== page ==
“If you are not sure how much money you need for what you are going to accomplish by taking a line of credit, [HELOC] will provide more flexibility than credit. The downside to this is that interest rates can go up and you can get stuck paying rates, but you have to make recurring mortgage payments at the same time, ”says Eberts.
Whatever decision you make, make payments. Since your home is being used as collateral, you do not want to risk foreclosure.
Alternatives to Home Loans and HELOC
If you don’t like the idea of using your home as collateral for a loan, there are other ways to achieve your financial goals. Here are a few more options:
- Refinancing when cashing out: Refinancing with a cash advance is when you refinance your main mortgage for more than your debt and receive the difference as a lump sum. “If you qualify for lower rates with cash out financing planthis could be a great idea, ”says Ahil Kumar, VP and Chief Commercial Officer Arch Global Advisors, a financial consulting company.
- Credit card for balance transfer: If you have good credit, you can qualify for a balance transfer card with an annual interest rate of 0%. It offers you the ability to transfer any debt to a card with a 0% interest rate, sometimes for 18 months. This gives you the opportunity to make a large purchase and pay it back over time with zero interest. Just remember to pay it before the end of the advertising period, otherwise you will pay interest on the remaining balance.
- Credit counseling: If you have trouble keeping to budget and paying off debt, or if you have a financial goal that you want to strive for, you can seek help from a nonprofit credit advisory agency. You will receive educational tools to help you manage your money. It gives you control over your financial health and helps you make better decisions in the future. Find a loan advisor by searching the US Trustee Program. database here…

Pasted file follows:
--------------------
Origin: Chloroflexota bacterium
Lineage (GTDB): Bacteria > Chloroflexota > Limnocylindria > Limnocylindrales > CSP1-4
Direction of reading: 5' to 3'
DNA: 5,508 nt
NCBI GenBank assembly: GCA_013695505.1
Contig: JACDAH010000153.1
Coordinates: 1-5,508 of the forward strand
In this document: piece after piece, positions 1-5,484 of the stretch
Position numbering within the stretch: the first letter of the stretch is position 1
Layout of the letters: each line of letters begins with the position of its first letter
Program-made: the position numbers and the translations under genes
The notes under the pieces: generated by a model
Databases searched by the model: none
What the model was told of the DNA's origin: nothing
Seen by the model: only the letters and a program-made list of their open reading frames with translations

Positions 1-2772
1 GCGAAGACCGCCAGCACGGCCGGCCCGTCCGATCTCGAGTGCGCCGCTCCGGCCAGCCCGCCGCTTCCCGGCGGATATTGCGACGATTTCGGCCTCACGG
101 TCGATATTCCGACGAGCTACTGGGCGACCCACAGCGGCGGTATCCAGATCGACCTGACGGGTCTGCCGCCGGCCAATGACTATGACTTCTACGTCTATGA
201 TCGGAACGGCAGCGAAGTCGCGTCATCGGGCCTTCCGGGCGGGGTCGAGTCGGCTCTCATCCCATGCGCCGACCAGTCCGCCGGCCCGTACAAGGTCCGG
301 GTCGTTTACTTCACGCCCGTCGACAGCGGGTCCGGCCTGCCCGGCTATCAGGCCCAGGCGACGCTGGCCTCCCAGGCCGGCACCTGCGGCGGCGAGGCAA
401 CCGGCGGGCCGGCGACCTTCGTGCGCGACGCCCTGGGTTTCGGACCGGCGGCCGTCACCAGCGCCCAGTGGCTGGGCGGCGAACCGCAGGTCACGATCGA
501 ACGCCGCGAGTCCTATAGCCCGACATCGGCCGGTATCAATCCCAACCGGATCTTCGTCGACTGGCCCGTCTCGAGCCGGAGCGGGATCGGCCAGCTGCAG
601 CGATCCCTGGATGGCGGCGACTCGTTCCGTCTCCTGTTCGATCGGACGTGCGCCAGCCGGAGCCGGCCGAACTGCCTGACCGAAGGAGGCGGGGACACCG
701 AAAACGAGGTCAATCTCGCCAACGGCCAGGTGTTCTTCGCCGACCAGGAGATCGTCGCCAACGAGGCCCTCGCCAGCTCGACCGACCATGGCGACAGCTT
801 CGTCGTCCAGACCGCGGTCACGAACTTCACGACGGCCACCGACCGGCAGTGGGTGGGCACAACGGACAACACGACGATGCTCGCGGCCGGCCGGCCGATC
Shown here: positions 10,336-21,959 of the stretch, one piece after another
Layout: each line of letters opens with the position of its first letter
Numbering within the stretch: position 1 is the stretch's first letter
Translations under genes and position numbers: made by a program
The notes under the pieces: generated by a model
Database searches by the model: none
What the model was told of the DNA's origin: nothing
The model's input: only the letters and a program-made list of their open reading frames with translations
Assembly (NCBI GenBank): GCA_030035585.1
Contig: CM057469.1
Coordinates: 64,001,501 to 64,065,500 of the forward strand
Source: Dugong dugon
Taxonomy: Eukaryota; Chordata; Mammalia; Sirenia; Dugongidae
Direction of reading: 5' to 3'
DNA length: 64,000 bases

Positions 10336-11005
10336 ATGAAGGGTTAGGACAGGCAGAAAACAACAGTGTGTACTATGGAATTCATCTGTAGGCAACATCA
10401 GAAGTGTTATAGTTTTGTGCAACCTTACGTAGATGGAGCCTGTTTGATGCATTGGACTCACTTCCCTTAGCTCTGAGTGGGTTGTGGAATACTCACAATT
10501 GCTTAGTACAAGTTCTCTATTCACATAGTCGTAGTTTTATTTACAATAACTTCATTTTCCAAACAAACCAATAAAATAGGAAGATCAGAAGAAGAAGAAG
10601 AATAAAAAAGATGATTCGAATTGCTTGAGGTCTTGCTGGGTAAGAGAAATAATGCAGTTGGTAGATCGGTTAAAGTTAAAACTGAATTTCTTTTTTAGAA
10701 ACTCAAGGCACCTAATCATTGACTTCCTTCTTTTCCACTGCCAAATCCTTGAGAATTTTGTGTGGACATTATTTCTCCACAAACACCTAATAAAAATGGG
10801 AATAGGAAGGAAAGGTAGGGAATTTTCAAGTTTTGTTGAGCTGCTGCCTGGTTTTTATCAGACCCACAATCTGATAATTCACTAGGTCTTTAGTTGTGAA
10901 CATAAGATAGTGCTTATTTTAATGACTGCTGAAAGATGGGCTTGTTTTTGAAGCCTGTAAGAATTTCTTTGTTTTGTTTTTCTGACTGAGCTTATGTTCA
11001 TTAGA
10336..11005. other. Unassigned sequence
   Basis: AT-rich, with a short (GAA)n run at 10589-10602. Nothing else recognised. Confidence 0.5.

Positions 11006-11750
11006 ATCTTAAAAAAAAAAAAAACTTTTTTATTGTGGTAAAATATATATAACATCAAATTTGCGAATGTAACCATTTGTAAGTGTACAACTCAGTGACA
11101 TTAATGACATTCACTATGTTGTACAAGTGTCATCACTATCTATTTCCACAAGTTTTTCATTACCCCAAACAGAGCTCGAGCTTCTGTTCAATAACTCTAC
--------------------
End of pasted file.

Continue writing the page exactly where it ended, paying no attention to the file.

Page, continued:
Requirements for frequently asked questions
Can I get a home loan without a job?
Unlikely. Lenders will be wary of how you can repay the loan. “But just because someone doesn’t have a job doesn’t mean they don’t have a source of income. Sources of unemployed income that may qualify you for a loan include pensions, Social Security retirement benefits, disability benefits and investment income, ”says Eberts.
Are there any restrictions on how I can use home loan funds?
The funds received through a home loan or HELOC can be used for almost any purpose, such as buying a new car, paying for a child’s education, or vacationing. Funds can also be used to repair the person’s main place of residence.
How much does it cost to close a home equity loan or HELOC?
The average closing cost is usually between 2% and 5% of the total amount of the loan or line of credit. Sometimes the lender may offer “free” HELOCs or home equity loans; however, they may have already added it to the interest rate on your loan, so always double-check if you are unsure. The closing cost includes lender fees and third-party services and includes things like appraisal, title insurance policy, and settlement fees, among others.
Can I shop for better terms and less closing costs?
Definitely. “Your best bet is to look and compare lenders, and things like terms and rates,” says Kumar. “Plus, if you refinance, your final costs will often be lower.” Finally, before applying for home equity financing, if you are working to improve your credit rating, you may qualify for better terms, including lower closing costs. In general, it is in your best interest to always research the options available before deciding what is best for you and your family.